I’ve been fascinated by the London Eye ever since it was built in 2000 — even though I’m the world’s biggest chicken when it comes to heights. On cold, winter days when I had travel fever, I’d scare myself sick watching youtube videos of people riding on it, but I still dreamed of experiencing it with my kiddos. I put it on my bucket list in 2009, at the time not knowing when or if we’d ever get there.

We did, much sooner than I imagined. In 2011, we flew to England on our way to France. We only had 1.5 days to spend in London, but I was determined to squeeze in a ride on the giant wheel.


As we made our way through the Tube system, I kept wondering if I could really do it. I’d already faced my fear on the Eiffel Tower, but this thing was a whole different animal. Not just standing tall and still — it’s in constant motion, and you can’t get off if you change your mind, until it completes its 30-minute rotation.

The closer we got to it, the bigger it grew, as did my fear. I half-hoped one of the kids would be too scared, so I could have the lame excuse of skipping it myself, but nothing doing! They weren’t a bit scared (yay, boys!), so I had to “man up.”  Thankfully, the line was short, so I didn’t have too much time to think about it. I forced myself to step on and hoped for the best.

I’m not gonna lie; for the first 10-15 minutes, I felt pretty ill. It didn’t help one bit that there was an obnoxious 2-year old who kept jumping up against the glass doors and sliding down, then kicking and screaming at them repeatedly, in defiance of the signs everywhere that warned “DO NOT LEAN AGAINST GLASS!” I was sure each jarring blow of his little wellies would shatter the glass into a million pieces, and we’d all plummet to our watery graves in the River Thames below. I stared daggers at his oblivious parents.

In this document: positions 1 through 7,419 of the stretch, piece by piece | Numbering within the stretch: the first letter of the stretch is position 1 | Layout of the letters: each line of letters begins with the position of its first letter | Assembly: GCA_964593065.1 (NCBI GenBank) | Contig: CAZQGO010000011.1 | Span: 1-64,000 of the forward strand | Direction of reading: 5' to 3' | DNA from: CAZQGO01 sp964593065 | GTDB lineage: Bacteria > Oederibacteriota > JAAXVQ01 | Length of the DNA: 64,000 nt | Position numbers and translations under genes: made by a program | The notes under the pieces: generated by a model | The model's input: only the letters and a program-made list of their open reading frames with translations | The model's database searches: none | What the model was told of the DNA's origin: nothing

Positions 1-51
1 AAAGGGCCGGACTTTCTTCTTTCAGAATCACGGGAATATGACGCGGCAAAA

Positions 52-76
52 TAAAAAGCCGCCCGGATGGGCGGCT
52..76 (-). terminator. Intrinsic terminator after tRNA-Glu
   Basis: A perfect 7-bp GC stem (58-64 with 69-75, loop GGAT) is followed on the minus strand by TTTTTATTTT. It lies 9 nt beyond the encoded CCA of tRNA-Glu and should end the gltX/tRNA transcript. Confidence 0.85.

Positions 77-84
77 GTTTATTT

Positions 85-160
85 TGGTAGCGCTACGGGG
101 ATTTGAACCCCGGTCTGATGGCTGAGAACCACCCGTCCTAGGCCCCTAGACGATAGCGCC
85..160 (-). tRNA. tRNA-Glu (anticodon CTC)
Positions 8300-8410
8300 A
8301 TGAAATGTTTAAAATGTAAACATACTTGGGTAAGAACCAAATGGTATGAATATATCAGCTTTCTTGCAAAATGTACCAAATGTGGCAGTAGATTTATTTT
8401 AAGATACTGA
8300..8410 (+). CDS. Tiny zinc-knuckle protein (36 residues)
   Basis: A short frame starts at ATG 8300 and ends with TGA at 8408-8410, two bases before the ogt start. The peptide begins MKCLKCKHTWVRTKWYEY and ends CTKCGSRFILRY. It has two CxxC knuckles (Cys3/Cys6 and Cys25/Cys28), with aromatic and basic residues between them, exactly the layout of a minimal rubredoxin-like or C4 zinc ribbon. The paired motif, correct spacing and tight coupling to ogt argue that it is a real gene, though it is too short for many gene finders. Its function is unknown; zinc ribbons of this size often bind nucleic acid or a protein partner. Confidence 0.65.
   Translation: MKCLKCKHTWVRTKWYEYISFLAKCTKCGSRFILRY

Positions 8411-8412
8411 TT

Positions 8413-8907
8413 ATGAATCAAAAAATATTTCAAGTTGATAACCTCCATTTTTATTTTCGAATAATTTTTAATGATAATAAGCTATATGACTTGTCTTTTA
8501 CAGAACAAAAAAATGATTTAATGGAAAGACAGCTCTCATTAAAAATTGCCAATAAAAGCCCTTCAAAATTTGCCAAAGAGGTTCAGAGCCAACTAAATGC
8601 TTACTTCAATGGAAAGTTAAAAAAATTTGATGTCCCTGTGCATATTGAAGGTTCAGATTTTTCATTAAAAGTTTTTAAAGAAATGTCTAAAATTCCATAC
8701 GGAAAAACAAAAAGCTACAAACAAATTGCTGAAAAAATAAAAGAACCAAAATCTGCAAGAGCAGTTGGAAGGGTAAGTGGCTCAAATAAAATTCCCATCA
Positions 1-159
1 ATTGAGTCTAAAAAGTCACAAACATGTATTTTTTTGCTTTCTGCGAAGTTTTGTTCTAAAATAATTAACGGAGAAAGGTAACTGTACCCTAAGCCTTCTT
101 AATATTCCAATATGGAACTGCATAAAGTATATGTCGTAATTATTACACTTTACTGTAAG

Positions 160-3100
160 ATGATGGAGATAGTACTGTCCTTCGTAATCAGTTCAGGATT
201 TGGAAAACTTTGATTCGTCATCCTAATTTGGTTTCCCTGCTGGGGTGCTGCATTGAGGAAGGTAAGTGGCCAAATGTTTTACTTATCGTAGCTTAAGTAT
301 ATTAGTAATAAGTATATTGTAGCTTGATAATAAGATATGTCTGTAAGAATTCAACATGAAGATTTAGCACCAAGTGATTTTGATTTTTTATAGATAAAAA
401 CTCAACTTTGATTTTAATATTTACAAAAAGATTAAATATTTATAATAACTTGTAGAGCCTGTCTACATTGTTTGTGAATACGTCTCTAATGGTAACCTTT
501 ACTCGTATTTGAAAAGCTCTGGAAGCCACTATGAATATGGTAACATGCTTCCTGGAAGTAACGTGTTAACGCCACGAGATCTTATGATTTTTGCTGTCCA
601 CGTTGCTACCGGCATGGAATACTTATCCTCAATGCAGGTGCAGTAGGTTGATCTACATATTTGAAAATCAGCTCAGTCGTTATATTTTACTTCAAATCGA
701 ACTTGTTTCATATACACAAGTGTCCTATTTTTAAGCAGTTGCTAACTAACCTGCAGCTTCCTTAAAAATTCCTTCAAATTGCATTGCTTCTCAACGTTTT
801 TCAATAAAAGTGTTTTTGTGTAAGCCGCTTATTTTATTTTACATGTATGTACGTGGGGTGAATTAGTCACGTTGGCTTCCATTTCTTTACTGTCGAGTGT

Once we reached the top, the worst was over, and it could only get better as we inched closer to the ground. That’s when I finally started to relax and take some pictures!

Riding the London Eye

Weston (left) and Wyatt enjoying the ride on the London Eye!


Riding the London Eye

At the highest point on the London Eye


Houses of Parliament and Big Ben


Here’s a lovely little video someone made to show what it’s like to be on board (minus the kicking, jumping 2-yr old in wellies).


Riding the London Eye 6

Riding the London Eye

Happiness is being back on the ground, AFTER riding the wheel. Hooray for checking another item off my Bucket List!

Now let’s go celebrate with some fish and chips!

Fun facts about the London Eye:

  • Opened in March 2000, also called the Millennium Wheel
  • 135 meters = 443 feet = 41 stories tall
  • 32 passenger capsules represent the 32 boroughs of London
  • Holds 800 passengers at once (up to 25 per capsule)
  • Each rotation takes 30 minutes at 0.6 mph
  • 360° view with sight distance of 25 miles (40 km) in all directions